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Scandinavian Journal of Gastroenterology

ISSN: 0036-5521 (Print) 1502-7708 (Online) Journal homepage: http://www.tandfonline.com/loi/igas20

New classification system for indications for


endoscopic retrograde cholangiopancreatography
predicts diagnoses and adverse events

Nicholas Yuen, Pauline OShaughnessy & Andrew Thomson

To cite this article: Nicholas Yuen, Pauline OShaughnessy & Andrew Thomson (2017): New
classification system for indications for endoscopic retrograde cholangiopancreatography
predicts diagnoses and adverse events, Scandinavian Journal of Gastroenterology, DOI:
10.1080/00365521.2017.1384053

To link to this article: http://dx.doi.org/10.1080/00365521.2017.1384053

Published online: 28 Sep 2017.

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Download by: [Australian Catholic University] Date: 29 September 2017, At: 04:11
SCANDINAVIAN JOURNAL OF GASTROENTEROLOGY, 2017
https://doi.org/10.1080/00365521.2017.1384053

ORIGINAL ARTICLE

New classification system for indications for endoscopic retrograde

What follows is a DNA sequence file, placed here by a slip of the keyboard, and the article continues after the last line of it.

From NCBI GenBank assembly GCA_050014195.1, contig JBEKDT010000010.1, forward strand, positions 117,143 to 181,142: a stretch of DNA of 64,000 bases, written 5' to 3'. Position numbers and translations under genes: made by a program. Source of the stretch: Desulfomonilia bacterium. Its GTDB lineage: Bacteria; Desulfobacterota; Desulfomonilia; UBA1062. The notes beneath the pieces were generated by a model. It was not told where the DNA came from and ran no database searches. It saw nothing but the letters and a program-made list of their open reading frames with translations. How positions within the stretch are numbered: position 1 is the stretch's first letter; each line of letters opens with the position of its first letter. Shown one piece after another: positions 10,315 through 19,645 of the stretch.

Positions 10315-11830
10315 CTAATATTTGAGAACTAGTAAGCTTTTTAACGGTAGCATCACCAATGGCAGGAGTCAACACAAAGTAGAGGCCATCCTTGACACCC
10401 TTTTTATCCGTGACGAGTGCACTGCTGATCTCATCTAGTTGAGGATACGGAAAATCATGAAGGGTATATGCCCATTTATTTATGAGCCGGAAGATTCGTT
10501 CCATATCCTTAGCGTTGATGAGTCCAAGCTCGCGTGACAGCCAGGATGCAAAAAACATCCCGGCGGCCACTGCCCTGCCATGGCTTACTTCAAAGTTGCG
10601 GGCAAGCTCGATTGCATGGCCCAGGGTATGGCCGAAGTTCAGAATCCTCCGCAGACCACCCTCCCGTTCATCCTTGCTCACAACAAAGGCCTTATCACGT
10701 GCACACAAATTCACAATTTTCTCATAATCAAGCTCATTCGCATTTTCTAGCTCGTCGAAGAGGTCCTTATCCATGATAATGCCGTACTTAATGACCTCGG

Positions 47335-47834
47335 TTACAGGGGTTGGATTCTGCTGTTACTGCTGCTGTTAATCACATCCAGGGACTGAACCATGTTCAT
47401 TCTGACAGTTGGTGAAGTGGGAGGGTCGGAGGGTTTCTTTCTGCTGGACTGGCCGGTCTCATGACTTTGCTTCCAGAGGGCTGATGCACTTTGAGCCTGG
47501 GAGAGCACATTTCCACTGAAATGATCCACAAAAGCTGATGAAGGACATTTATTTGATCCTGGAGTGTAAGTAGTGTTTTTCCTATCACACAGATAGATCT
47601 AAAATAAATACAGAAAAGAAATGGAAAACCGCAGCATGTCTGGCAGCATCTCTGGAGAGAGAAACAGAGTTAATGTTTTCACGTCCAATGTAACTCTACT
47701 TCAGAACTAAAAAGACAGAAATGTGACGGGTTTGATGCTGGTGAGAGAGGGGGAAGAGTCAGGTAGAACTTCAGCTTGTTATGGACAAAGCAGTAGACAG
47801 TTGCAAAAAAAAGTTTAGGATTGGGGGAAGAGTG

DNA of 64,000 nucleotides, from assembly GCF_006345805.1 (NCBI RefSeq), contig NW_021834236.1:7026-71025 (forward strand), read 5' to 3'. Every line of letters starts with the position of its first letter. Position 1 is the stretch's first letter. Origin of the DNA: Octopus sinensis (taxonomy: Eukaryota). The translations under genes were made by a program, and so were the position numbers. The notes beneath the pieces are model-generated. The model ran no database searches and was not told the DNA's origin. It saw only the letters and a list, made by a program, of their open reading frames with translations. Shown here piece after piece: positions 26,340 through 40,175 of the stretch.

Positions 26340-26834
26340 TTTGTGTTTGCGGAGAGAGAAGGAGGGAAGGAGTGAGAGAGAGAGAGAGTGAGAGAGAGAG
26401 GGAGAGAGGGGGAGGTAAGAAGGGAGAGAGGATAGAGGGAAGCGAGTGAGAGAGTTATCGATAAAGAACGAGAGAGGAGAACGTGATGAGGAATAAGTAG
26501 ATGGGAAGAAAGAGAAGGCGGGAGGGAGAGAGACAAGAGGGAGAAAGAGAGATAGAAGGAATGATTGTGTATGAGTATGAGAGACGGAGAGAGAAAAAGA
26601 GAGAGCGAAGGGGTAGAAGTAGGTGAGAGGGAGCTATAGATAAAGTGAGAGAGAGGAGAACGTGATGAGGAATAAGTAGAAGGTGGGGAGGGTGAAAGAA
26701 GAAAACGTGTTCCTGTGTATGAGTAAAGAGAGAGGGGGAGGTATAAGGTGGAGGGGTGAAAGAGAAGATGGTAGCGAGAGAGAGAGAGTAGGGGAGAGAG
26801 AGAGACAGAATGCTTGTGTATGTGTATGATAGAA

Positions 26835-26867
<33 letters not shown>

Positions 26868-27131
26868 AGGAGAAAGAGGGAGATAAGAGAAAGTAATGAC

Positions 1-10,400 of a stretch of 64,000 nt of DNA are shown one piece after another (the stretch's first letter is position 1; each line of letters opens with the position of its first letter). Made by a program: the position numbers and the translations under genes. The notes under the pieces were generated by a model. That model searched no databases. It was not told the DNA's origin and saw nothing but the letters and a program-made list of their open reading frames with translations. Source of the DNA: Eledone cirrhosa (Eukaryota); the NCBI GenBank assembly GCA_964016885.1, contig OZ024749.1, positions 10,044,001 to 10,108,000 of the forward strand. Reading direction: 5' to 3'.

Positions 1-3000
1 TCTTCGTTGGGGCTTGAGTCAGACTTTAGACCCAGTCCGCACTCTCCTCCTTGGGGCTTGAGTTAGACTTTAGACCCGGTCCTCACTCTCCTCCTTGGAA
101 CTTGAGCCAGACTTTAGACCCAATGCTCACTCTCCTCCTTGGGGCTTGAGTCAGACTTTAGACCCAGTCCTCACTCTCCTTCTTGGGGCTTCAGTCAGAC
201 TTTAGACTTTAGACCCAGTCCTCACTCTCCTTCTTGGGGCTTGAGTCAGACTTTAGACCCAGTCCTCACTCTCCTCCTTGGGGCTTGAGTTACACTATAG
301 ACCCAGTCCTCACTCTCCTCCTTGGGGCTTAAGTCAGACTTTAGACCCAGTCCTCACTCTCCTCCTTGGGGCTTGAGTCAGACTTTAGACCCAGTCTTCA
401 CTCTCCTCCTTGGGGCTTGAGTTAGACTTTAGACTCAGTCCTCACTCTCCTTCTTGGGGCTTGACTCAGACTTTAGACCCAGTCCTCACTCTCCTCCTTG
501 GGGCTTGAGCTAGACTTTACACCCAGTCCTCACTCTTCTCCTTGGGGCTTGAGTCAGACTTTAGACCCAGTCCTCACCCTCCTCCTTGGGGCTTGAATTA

cholangiopancreatography predicts diagnoses and adverse events
Nicholas Yuena, Pauline OShaughnessyb and Andrew Thomsona,c
a
Australian National University Medical School, Acton, Australia; bStatistical Consulting Unit, Australian National University, Acton, Australia;
c
Gastroenterology Unit, The Canberra Hospital, Canberra, Australia

ABSTRACT ARTICLE HISTORY


Background: Indications for endoscopic retrograde cholangiopancreatography (ERCP) have received lit- Received 7 August 2017
tle attention, especially in scientific or objective terms. Revised 9 September 2017
Aim: To review the prevailing ERCP indications in the literature, and to propose and evaluate a new Accepted 15 September 2017
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ERCP indication system, which relies on more objective pre-procedure parameters.


Methods: An analysis was conducted on 1758 consecutive ERCP procedures, in which contemporan- KEYWORDS
eous use was made of an a-priori indication system. Indications were based on the objective pre-pro- Cholangiopancreatography;
cedure parameters and divided into primary [cholangitis, clinical evidence of biliary leak, acute (biliary) endoscopic retrograde;
pancreatitis, abnormal intraoperative cholangiogram (IOC), or change/removal of stent for benign/ biliary tract diseases;